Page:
Vista doesn't ack dhcp offer

Phil Mayers p.mayers at
Thu Sep 20 21:04:40 UTC 2007

On Thu, 2007-09-20 at 14:11 -0500, Doug Tucker wrote:
> Well, in theory, wasn't that done when I was trying it wirelessly?  And
> keep in mind, if I apply the MS registry hack, then it gets an address
> no problem.  So are you suggesting that our switches, as well as our
> wireless access points, due to this broadcast flag setting, are refusing
> to pass the traffic being sent from the dhcp server back the the client?
> What would the dhcp server itself be doing to create this issue based on
> the type of client request it received in the first place?

I think an overview of what you've found might help. Perhaps I can
re-state the problem, and you can correct me if you're wrong.

You have a network. Broadly, the topology of this network is:

default route <-- [eth0] Linux host [eth1] --> wireless net

The Linux host serves as both the default gateway and DHCP server for
the wireless network?

WinXP and Win2K clients (which work) make DHCP requests like so:

ether src=clientmac dst=ff:ff:ff:ff:ff:ff
ip src= dst=
BOOTREQUEST broadcast=0
  <various dhcp/bootp params>

...and the server, because broadcast is 0, replies like so:

ether src=eth1mac dst=clientmac
ip src=serverip dst=
  <dhcp/bootp params>

This setup has been working fine until Vista clients came along. Vista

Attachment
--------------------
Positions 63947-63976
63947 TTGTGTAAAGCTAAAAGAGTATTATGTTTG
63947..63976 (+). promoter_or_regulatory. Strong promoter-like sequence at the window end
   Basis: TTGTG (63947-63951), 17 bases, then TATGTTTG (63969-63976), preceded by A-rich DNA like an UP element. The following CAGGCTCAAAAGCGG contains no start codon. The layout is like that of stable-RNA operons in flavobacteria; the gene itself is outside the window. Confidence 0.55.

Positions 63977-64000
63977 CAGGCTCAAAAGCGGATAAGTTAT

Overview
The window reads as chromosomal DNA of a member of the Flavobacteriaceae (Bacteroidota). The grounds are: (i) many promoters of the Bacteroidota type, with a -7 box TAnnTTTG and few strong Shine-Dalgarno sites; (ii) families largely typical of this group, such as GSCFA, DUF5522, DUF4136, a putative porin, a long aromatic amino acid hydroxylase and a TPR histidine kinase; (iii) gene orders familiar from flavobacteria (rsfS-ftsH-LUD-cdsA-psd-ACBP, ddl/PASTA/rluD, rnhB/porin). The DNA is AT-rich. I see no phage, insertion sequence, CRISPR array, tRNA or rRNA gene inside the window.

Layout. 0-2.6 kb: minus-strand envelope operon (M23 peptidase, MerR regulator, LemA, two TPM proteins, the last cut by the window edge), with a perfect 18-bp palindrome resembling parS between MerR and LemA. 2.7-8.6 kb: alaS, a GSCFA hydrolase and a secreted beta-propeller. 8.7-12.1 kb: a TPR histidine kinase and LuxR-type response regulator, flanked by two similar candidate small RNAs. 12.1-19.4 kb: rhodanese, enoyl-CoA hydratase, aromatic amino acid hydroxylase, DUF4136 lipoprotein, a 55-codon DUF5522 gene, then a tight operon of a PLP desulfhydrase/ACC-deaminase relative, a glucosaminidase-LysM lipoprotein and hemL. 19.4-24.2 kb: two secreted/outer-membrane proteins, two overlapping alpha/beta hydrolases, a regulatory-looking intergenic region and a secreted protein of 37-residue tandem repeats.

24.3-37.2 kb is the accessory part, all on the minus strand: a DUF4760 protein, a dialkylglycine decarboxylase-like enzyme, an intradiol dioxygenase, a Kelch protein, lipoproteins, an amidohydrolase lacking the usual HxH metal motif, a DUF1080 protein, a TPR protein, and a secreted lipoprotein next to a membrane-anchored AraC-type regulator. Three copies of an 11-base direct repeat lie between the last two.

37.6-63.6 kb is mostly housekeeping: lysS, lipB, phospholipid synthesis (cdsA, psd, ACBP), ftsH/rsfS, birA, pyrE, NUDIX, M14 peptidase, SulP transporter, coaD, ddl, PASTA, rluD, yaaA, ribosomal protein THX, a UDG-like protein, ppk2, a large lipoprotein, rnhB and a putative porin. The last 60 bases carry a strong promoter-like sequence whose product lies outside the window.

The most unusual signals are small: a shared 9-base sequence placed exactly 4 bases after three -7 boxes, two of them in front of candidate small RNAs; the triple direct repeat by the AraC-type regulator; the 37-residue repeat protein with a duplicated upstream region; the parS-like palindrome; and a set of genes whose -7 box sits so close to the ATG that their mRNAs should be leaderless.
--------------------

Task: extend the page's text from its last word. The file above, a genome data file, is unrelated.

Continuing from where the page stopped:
sets broadcast=1 so the reply looks like this:

ether src=eth1mac dst=ff:ff:ff:ff:ff:ff
ip src=serverip dst=
  <dhcp/bootp params>

Note the difference; the destination MAC address is all ones. That
should, in theory, be the only difference.

The client capture is useful, but only to confirm what we already
suspected from the capture of the server; the all-ones broadcast packets
are not leaving eth1 of your server; this is why we didn't see them on
the server tcpdump.

You need to find out why this is happening; all the fiddling with the
dhcp config will not help; you *either* hack the Vista registry to
accept unicast replies (which as you've said is impractical) or find out
why broadcast replies aren't making it through your OS network stack.

As I said earlier, the only explanations I can think of are that:
 1. dhcpd is using the wrong socket calls (or wrong flags or arguments
to those calls), so the packets aren't being generated
 2. your os network stack or hardware is dropping the packets

The reason it's working for other people and not for you is that
(hazarding a guess) most peoples' DHCP servers are probably *not* on the
same layer2 network as their Vista clients, so dhcpd is replying with a
unicast UDP packet via the dhcp relay.

I don't know enough about how dhcpd sends its replies to comment, but
regarding 2nd possibility you need to look for:

 1. iptables / etables (bridging)
 2. nic hardware issues - checksum offload

Anything odd at all about the OS network setup? Is it a Xen domU for
example? Are the "NICs" actually vlan interfaces? Anything at all?

There are two other things you can try:

 1. Temporarily obtain a small router and make this the dhcp relay; set
the forwarding address to eth0 on your linux server, and stop dhcpd from
listening on eth1. The requests/replies will be forwarded from/to the
router via unicast. If that works, you've got a workaround

 2. Perform a similar trick, but using dhcrelay on the same or another
linux box.

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